Accounting standards can be confusing. The Financial Accounting Standards Board's (FASB) Accounting Standards Update (ASU) No. 2014-09, Revenue from Contracts with Customers, raised concerns about which not-for-profit transactions were covered by the new rules. Its 2018 follow-up, ASU No. 2018-08, Not-for-Profit Entities (Topic 958): Clarifying the Scope and Accounting Guidance for Contributions Received and Contributions Made, supplied some answers.

Any changes to accounting for revenues required by either of these pronouncements took effect for years beginning after December 15, 2018, for annual reporting (unless your organization is a conduit bond obligor, in which case the rules are effective for years beginning after June 15, 2018). Some organizations still have questions about how the new standards apply to their revenues.

Recognize exchange transactions

The new revenue recognition rules cover only exchange transactions (also known as reciprocal transactions), not contributions (non-reciprocal transactions). An exchange transaction happens when each party receives and forfeits something of approximately equal value.

Not-for-profit organizations might generate several types of revenue considered exchange transactions, including:

  • Membership dues;
  • Sales of goods and services;
  • Conference and seminar fees;
  • Tuition;
  • Subscriptions;
  • Advertising;
  • Licenses and royalties;
  • Sponsorships; and
  • Special events.

For multicomponent transactions — such as membership dues that comprise both a contribution and fees for membership benefits — you must separate the contribution and recognize the other revenue under ASU 2014-09's rules.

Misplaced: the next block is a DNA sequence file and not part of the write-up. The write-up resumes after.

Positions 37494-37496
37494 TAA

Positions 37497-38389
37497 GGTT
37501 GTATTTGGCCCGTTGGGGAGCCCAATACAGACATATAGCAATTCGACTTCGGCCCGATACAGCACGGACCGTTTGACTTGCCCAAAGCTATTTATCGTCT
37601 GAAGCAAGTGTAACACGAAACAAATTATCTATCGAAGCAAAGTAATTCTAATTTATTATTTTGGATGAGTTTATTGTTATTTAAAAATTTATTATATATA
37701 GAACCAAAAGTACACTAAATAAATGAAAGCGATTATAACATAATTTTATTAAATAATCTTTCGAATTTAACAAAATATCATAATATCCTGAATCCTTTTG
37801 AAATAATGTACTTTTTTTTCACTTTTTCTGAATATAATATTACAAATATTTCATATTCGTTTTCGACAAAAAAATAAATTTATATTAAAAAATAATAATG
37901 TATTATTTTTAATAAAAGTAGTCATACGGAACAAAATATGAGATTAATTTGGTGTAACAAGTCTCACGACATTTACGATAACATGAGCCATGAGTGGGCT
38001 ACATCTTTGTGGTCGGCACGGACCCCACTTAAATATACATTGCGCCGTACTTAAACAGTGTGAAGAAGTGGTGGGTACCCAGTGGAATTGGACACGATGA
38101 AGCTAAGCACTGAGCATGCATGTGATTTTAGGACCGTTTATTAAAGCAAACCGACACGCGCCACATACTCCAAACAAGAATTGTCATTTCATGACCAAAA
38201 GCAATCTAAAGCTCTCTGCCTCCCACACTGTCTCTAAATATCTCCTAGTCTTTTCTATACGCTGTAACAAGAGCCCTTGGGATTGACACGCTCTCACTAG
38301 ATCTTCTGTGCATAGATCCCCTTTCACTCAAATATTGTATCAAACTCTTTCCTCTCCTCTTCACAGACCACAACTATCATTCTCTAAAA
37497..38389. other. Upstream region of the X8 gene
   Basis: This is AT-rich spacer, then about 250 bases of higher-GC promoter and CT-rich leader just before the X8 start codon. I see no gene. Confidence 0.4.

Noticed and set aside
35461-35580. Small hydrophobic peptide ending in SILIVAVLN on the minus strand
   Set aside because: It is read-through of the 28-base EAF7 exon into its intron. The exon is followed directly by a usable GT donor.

Certain grants also could qualify as an exchange transaction. For example, a grant that reimburses expenses based on the number of meals the organization delivers to its clients might qualify as a contract to provide goods or services. A research and development grant could be deemed an exchange transaction if the grantor retains intellectual property rights in the work product.

ASU 2014-09 lays out five steps that organizations following U.S. Generally Accepted Accounting Principles (GAAP) must take to recognize revenue from exchange transactions. The standard does not change the total revenue you recognize from such transactions. However, it may change the timing of such recognition and will almost certainly require fuller disclosures.

Recognize contributions

We know ASU 2014-09 does not apply to contributions, but what exactly constitutes a contribution? Not-for-profits have struggled with this question regarding grants or similar contracts.

According to ASU 2018-08, to determine the proper treatment for such an arrangement, you must evaluate whether the grantor or other party to the contract receives commensurate value for the assets it transfers to your organization. If so, the arrangement is an exchange transaction and covered by ASU 2014-09. (Note that indirect benefit to the public does not count toward commensurate value received — the benefit must go to the grantor or other party.)

If the grantor does not receive equal value, determine whether the asset transfer is a payment from a third-party payer, for an existing exchange between you and an identified customer (for example, a Medicare payment) covered by other accounting guidance. If not, the transaction is likely a contribution.

The new contributions standard also requires you to determine whether a contribution is conditional. Generally, a conditional contribution includes:

  • A barrier the organization must overcome to receive the contribution — for example, a matching requirement or restrictions on allowable expenses; and
  • Either a right of return of the transferred assets or a right of release of the promisor's obligation to transfer assets.

Under ASU 2018-08, you will recognize unconditional contributions when received or pledged. Conditional contributions are not recognized until you overcome the barriers.

Complex web

The new revenue recognition and contributions rules are extensive and complicated. Your CPA can help you decipher them and follow the provisions that apply to your organization.

The content of this article is intended to provide a general guide to the subject matter. Specialist advice should be sought about your specific circumstances.